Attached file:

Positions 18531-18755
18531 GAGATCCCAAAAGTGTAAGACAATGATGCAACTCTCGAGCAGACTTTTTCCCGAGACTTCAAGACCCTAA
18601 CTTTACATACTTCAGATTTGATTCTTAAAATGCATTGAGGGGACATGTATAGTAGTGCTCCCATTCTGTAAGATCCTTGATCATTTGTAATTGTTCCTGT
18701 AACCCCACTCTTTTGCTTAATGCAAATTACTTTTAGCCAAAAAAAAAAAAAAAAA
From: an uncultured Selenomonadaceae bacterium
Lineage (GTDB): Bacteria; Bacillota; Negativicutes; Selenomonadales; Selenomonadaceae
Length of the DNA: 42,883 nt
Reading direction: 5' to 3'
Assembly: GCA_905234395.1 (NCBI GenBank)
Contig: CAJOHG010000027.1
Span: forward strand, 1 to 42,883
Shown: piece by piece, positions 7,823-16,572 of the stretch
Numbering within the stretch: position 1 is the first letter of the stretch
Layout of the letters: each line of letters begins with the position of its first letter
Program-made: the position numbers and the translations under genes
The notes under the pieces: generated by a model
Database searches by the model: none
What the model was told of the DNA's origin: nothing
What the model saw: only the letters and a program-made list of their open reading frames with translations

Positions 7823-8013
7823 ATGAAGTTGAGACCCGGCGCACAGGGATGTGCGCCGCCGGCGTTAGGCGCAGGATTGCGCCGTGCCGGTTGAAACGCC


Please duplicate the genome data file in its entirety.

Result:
Positions 18531-18755
18531 GAGATCCCAAAAGTGTAAGACAATGATGCAACTCTCGAGCAGACTTTTTCCCGAGACTTCAAGACCCTAA
18601 CTTTACATACTTCAGATTTGATTCTTAAAATGCATTGAGGGGACATGTATAGTAGTGCTCCCATTCTGTAAGATCCTTGATCATTTGTAATTGTTCCTGT
18701 AACCCCACTCTTTTGCTTAATGCAAATTACTTTTAGCCAAAAAAAAAAAAAAAAA
From: an uncultured Selenomonadaceae bacterium
Lineage (GTDB): Bacteria; Bacillota; Negativicutes; Selenomonadales; Selenomonadaceae
Length of the DNA: 42,883 nt
Reading direction: 5' to 3'
Assembly: GCA_905234395.1 (NCBI GenBank)
Contig: CAJOHG010000027.1
Span: forward strand, 1 to 42,883
Shown: piece by piece, positions 7,823-16,572 of the stretch
Numbering within the stretch: position 1 is the first letter of the stretch
Layout of the letters: each line of letters begins with the position of its first letter
Program-made: the position numbers and the translations under genes
The notes under the pieces: generated by a model
Database searches by the model: none
What the model was told of the DNA's origin: nothing
What the model saw: only the letters and a program-made list of their open reading frames with translations

Positions 7823-8013
7823 ATGAAGTTGAGACCCGGCGCACAGGGATGTGCGCCGCCGGCGTTAGGCGCAGGATTGCGCCGTGCCGGTTGAAACGCC